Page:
Great China is great restaurant7/3/2013
To stay current, food writers pay considerable attention to what’s new. Sometimes a place of significant excellence can slip into the deeper levels of our consciousness. After writing about a disappointing visit to a Chinese restaurant recently, three different readers reminded me of such a place.
Great China has occupied a corner of Cobblestone Market since 1988. During the ’80s, Chinese restaurants were expanding as fast as strip malls in the suburbs. Many are long gone, chased by the expansion of buffets in later decades. Great China survived on excellence. Upon entering, one sees a photo of owner Chef Cheng at a table full of animals he had carved out of vegetables. He is a master of vegetable carving, a culinary art form as revered in Asia as barbecue is in America. For more than 50 years, Cheng has been working in kitchens, including some of the largest hotels in Hong Kong, Seoul and Taipei. He is a living culinary legend of Iowa, and he’s still running the kitchen of this family restaurant.
Great China was in great shape physically. Carpeting, Chinese lanterns and carved furniture were so well maintained they looked brand new. Windows were clean on recent visits during Des Moines’ monsoon season. Waiters wore black slacks, white ties and black vests. Meals were served on real china.
Little culinary clues suggested this place is special. Condiment jars on each table were filled with homemade sweet sauce and mustard. The ubiquitous corn-sweetened duck sauce that most local places push does not meet Cheng’s standards. His sauce is made with real fruit and, I think, a touch of citrus. Similarly, his ginger fish, Szechuan fish and pineapple fish dishes used walleye, substantially more expensive than the usual tilapia or pollock. Each lunch was served with a complimentary piece of fried chicken wing, an egg roll and a cup of soup. Each dinner entrée was served with a complimentary egg roll or crab Rangoon.
Great China still makes classic Cantonese and Mandarin dishes that have disappeared from many local Iowa menus, even abalone with black mushrooms. Cheng’s version of “sharks fin soup” was made French Laundry style, duplicating the texture of shark’s fin (which has no taste) without consuming any part of an endangered species. He substituted fish maw, which, like shark’s fin, is a member of the “Big Four” luxury foods of Chinese tradition. These were individually ladled tableside. Rich chicken stock was topped with meringue of egg whites. Scallions had been sliced into tiny needles as only a master of knives could. A $9 serving filled four bowls and simulated my memories of a decadence that cost six times as much the last time I encountered it.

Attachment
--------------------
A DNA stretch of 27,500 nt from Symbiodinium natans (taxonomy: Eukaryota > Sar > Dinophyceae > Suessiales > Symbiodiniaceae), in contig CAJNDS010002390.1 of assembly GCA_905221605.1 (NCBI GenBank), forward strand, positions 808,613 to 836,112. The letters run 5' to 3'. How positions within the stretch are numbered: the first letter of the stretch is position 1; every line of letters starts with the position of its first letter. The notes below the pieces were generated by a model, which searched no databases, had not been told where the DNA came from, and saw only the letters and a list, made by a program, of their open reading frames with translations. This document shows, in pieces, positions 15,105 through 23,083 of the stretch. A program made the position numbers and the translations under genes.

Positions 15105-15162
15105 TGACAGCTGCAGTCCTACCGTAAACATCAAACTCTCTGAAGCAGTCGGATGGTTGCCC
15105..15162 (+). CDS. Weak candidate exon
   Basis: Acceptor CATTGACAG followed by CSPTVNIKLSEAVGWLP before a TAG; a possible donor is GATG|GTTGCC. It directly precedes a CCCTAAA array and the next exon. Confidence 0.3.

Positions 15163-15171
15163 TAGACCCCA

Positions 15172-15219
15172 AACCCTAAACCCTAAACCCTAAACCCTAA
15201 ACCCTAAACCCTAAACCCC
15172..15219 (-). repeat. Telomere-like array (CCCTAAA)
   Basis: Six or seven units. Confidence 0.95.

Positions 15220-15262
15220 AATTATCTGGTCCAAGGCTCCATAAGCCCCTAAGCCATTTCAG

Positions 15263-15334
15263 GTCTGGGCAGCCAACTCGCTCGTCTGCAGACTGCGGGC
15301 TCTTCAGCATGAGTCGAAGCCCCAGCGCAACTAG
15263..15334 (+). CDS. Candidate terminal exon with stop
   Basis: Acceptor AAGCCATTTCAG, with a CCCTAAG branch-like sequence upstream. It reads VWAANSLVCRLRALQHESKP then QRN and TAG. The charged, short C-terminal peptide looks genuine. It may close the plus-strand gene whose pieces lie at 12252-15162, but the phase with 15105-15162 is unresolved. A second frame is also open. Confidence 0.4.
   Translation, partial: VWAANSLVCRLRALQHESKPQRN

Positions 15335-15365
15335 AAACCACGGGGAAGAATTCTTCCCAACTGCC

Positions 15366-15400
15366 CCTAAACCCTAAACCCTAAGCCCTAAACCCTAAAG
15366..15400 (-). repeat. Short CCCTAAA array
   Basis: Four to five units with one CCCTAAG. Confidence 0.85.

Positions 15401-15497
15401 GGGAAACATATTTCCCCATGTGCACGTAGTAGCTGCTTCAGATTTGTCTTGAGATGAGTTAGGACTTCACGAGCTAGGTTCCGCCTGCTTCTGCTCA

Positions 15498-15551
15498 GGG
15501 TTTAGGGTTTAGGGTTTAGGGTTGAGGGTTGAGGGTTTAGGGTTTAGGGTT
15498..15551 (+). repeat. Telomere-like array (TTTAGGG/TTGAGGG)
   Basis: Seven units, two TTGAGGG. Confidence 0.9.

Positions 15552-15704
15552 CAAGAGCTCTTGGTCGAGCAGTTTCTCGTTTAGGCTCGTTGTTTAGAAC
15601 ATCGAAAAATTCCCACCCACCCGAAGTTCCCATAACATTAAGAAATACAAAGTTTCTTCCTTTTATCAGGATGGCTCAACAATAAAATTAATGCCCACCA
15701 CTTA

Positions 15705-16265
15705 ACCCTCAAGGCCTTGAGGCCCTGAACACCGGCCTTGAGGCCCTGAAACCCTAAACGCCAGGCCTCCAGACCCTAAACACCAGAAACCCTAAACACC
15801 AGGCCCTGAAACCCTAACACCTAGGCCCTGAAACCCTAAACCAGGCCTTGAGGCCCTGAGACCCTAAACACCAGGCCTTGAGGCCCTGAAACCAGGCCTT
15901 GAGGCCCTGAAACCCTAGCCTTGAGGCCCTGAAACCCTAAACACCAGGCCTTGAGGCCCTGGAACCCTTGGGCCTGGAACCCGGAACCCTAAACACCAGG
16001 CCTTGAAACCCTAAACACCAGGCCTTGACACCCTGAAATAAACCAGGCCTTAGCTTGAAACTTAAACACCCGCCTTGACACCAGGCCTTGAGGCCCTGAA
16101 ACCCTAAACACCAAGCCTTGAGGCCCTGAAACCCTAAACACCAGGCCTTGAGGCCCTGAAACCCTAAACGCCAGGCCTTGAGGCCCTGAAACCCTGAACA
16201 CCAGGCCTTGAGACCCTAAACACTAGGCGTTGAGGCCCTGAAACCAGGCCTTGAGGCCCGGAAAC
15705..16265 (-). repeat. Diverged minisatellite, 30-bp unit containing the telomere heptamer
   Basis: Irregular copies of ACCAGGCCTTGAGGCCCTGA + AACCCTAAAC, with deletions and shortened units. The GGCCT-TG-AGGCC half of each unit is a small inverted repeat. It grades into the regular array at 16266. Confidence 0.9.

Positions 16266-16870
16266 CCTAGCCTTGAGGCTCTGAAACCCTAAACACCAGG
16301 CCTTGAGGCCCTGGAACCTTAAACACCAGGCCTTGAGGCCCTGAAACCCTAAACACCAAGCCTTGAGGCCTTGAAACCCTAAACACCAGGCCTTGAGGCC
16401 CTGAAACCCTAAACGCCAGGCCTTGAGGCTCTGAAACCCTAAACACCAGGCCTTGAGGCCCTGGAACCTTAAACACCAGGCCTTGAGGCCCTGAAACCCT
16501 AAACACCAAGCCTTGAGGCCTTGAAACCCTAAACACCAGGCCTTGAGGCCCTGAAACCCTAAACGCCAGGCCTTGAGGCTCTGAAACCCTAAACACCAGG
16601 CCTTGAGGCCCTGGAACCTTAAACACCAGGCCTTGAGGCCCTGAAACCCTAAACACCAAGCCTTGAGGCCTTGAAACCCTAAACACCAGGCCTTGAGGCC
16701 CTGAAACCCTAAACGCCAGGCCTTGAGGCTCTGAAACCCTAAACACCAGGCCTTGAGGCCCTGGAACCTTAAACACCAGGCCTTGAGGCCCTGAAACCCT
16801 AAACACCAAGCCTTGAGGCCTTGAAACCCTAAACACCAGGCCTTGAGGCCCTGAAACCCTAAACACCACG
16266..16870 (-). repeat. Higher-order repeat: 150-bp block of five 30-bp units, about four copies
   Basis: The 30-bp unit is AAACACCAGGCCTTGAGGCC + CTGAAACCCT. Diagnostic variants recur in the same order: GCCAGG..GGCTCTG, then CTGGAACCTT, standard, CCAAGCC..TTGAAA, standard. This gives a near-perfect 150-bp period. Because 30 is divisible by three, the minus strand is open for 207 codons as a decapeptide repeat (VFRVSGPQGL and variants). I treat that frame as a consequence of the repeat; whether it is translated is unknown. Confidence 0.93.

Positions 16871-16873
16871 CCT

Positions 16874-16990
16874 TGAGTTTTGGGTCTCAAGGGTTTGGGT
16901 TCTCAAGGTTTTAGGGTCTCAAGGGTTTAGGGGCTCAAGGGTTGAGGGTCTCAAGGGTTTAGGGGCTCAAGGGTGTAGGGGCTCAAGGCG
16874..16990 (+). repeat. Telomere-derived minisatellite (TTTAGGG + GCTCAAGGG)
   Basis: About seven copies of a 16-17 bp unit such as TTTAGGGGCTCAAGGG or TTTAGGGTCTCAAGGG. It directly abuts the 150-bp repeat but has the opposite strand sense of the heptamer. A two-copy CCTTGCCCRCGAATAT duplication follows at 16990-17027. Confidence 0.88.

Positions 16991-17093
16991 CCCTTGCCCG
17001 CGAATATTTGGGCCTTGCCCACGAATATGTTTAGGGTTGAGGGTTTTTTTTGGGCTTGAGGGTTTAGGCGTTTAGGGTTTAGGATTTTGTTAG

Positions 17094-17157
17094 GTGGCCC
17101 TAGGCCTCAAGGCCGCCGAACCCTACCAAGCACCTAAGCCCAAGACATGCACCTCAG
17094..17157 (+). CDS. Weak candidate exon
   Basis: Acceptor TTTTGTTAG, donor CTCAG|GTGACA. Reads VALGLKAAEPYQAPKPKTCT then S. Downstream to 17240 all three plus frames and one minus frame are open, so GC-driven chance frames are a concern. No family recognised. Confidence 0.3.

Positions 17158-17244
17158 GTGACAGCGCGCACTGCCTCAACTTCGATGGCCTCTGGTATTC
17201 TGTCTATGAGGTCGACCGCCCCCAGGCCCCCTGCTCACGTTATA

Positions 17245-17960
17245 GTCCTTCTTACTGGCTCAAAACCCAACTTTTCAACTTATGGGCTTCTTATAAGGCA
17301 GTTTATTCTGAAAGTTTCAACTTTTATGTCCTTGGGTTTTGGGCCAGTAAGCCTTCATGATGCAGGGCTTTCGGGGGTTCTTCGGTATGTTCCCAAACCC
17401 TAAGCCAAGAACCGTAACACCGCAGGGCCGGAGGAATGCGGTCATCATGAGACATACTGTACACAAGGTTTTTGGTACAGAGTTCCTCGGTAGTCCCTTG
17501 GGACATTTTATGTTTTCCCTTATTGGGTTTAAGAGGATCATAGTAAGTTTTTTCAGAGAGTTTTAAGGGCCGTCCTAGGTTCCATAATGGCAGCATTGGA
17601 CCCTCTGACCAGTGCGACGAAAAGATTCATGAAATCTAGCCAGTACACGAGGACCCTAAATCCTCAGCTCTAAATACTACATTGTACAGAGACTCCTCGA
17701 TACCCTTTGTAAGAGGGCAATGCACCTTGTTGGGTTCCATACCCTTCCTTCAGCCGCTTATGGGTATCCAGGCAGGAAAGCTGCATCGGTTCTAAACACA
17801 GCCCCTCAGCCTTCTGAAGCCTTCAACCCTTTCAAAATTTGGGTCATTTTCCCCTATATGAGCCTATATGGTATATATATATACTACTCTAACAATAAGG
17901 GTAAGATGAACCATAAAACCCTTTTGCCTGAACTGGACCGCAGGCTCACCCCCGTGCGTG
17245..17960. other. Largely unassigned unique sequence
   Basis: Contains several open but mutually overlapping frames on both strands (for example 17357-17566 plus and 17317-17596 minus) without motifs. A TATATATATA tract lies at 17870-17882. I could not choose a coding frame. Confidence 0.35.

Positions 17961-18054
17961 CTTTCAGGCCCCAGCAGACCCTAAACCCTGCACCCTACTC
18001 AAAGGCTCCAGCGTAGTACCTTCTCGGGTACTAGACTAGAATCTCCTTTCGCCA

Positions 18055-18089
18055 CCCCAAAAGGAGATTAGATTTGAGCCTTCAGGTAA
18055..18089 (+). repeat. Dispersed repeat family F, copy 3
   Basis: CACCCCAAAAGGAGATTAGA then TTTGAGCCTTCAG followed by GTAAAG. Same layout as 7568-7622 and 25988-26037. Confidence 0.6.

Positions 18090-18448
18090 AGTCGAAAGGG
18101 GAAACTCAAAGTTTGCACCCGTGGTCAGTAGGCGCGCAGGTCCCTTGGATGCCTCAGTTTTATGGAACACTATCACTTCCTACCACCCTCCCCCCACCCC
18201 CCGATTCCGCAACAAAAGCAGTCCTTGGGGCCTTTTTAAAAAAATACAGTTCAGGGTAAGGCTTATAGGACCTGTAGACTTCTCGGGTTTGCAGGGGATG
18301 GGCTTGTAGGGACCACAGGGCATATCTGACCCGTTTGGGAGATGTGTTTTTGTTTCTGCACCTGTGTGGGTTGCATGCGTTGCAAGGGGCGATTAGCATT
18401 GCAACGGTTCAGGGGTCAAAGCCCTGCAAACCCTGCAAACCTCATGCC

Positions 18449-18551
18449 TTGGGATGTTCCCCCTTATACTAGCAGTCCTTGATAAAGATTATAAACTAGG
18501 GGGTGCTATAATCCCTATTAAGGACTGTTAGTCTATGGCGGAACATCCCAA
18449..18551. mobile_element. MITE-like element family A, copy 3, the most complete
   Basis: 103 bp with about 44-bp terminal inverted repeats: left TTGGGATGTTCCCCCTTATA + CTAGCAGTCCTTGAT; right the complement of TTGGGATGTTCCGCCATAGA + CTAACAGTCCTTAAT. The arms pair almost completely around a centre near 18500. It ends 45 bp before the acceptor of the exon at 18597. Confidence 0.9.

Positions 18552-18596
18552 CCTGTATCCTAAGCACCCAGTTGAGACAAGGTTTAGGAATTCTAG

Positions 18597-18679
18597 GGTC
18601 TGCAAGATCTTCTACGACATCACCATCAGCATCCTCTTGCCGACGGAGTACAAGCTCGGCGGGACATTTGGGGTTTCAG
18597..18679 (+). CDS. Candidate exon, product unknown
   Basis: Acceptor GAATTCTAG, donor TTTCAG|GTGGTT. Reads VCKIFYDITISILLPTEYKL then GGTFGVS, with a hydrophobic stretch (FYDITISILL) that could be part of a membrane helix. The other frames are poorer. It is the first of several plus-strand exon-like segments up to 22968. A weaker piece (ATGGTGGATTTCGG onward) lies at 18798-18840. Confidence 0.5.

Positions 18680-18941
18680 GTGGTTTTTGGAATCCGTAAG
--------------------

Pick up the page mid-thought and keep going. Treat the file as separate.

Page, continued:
Peking duck is also served tableside here, though Cheng asks for 24-hours notice. We settled for crispy duck ($12.50) that delightfully delivered both crisp skin and moist meat that had been marinated in five spices, served with a plum sauce on a bed of sliced cabbage and razor thin carrots. Sesame lamb was similarly both crunchy and moist inside with a delicious sesame-covered sauce with broccoli. Moo goo gai pan ($9.25) delivered incredibly moist chicken breast with black mushrooms, water chestnuts and snow peas in a subtle ginger sauce. Home-style beef ($11) showed off knife skills again with tender slices of beef, carrots and celery in spicy hoisin sauce.
Water glasses were refilled before they were empty. Flaming desserts ($5) were served tableside. Managers checked on each table. Leftovers were boxed and bagged by staff. Bottom line: I have not found a better Chinese restaurant in Iowa.
Side Dishes: Des Moines Art Center’s café will be managed by Baru66 beginning in mid September. Its first lunch is reservation-only and filling fast. CV
Jim Duncan is a freelance writer who has penned nine different columns for Cityview and its sister publications beginning in 1987.